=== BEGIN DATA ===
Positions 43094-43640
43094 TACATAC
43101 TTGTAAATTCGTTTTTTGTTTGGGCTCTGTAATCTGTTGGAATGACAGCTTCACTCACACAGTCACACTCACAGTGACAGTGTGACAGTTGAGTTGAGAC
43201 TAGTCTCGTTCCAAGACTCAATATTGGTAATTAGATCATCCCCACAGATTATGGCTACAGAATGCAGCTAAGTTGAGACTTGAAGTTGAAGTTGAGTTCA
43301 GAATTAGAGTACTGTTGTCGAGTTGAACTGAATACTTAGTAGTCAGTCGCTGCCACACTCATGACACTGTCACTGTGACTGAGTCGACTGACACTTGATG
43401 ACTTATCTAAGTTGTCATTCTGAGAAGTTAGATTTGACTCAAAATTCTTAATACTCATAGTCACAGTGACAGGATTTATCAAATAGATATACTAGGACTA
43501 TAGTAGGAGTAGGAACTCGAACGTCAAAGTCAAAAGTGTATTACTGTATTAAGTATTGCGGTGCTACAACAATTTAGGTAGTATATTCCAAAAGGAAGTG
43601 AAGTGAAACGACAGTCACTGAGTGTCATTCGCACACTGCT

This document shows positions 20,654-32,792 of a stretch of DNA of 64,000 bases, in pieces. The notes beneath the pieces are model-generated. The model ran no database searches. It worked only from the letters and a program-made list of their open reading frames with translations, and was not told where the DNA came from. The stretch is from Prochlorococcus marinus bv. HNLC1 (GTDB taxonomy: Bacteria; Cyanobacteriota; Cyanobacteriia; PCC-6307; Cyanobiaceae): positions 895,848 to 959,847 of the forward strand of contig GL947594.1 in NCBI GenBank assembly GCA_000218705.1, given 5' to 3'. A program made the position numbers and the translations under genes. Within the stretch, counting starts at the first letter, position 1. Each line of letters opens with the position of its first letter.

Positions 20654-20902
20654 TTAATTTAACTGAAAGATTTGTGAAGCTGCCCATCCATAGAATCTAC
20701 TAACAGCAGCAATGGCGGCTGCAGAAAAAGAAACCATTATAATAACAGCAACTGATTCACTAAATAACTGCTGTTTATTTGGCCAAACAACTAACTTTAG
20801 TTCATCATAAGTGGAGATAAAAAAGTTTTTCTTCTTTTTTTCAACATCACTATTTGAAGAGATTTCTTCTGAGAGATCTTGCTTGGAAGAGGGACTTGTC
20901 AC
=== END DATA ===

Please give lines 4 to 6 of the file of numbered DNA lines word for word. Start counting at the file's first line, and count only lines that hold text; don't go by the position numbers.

43201 TAGTCTCGTTCCAAGACTCAATATTGGTAATTAGATCATCCCCACAGATTATGGCTACAGAATGCAGCTAAGTTGAGACTTGAAGTTGAAGTTGAGTTCA
43301 GAATTAGAGTACTGTTGTCGAGTTGAACTGAATACTTAGTAGTCAGTCGCTGCCACACTCATGACACTGTCACTGTGACTGAGTCGACTGACACTTGATG
43401 ACTTATCTAAGTTGTCATTCTGAGAAGTTAGATTTGACTCAAAATTCTTAATACTCATAGTCACAGTGACAGGATTTATCAAATAGATATACTAGGACTA